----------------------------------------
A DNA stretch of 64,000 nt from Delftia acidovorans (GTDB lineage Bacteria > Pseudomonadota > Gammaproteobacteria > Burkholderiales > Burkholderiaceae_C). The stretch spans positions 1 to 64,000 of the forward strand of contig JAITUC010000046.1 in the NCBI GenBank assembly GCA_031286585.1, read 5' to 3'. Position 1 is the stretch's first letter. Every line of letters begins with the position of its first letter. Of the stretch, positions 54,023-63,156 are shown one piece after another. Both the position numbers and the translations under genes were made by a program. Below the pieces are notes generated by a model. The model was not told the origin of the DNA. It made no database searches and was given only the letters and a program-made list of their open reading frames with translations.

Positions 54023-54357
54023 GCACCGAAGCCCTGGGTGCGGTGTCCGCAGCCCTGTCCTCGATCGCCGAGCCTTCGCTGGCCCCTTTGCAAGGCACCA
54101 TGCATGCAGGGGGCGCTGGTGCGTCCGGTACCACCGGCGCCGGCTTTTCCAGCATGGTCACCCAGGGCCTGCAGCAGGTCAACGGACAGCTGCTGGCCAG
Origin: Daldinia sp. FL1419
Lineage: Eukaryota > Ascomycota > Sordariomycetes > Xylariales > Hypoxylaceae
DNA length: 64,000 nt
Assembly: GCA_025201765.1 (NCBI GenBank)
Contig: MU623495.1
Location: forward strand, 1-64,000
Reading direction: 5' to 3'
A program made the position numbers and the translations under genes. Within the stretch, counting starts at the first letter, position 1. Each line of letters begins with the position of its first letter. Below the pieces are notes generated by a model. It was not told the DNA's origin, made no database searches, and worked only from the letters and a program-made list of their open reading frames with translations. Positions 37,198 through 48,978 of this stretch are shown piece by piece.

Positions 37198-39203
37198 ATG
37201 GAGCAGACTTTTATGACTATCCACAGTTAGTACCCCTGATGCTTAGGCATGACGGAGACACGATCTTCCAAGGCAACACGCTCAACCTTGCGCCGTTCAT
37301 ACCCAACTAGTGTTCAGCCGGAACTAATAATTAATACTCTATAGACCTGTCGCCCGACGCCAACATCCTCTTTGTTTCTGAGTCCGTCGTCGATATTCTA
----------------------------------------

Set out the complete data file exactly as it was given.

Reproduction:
A DNA stretch of 64,000 nt from Delftia acidovorans (GTDB lineage Bacteria > Pseudomonadota > Gammaproteobacteria > Burkholderiales > Burkholderiaceae_C). The stretch spans positions 1 to 64,000 of the forward strand of contig JAITUC010000046.1 in the NCBI GenBank assembly GCA_031286585.1, read 5' to 3'. Position 1 is the stretch's first letter. Every line of letters begins with the position of its first letter. Of the stretch, positions 54,023-63,156 are shown one piece after another. Both the position numbers and the translations under genes were made by a program. Below the pieces are notes generated by a model. The model was not told the origin of the DNA. It made no database searches and was given only the letters and a program-made list of their open reading frames with translations.

Positions 54023-54357
54023 GCACCGAAGCCCTGGGTGCGGTGTCCGCAGCCCTGTCCTCGATCGCCGAGCCTTCGCTGGCCCCTTTGCAAGGCACCA
54101 TGCATGCAGGGGGCGCTGGTGCGTCCGGTACCACCGGCGCCGGCTTTTCCAGCATGGTCACCCAGGGCCTGCAGCAGGTCAACGGACAGCTGCTGGCCAG
Origin: Daldinia sp. FL1419
Lineage: Eukaryota > Ascomycota > Sordariomycetes > Xylariales > Hypoxylaceae
DNA length: 64,000 nt
Assembly: GCA_025201765.1 (NCBI GenBank)
Contig: MU623495.1
Location: forward strand, 1-64,000
Reading direction: 5' to 3'
A program made the position numbers and the translations under genes. Within the stretch, counting starts at the first letter, position 1. Each line of letters begins with the position of its first letter. Below the pieces are notes generated by a model. It was not told the DNA's origin, made no database searches, and worked only from the letters and a program-made list of their open reading frames with translations. Positions 37,198 through 48,978 of this stretch are shown piece by piece.

Positions 37198-39203
37198 ATG
37201 GAGCAGACTTTTATGACTATCCACAGTTAGTACCCCTGATGCTTAGGCATGACGGAGACACGATCTTCCAAGGCAACACGCTCAACCTTGCGCCGTTCAT
37301 ACCCAACTAGTGTTCAGCCGGAACTAATAATTAATACTCTATAGACCTGTCGCCCGACGCCAACATCCTCTTTGTTTCTGAGTCCGTCGTCGATATTCTA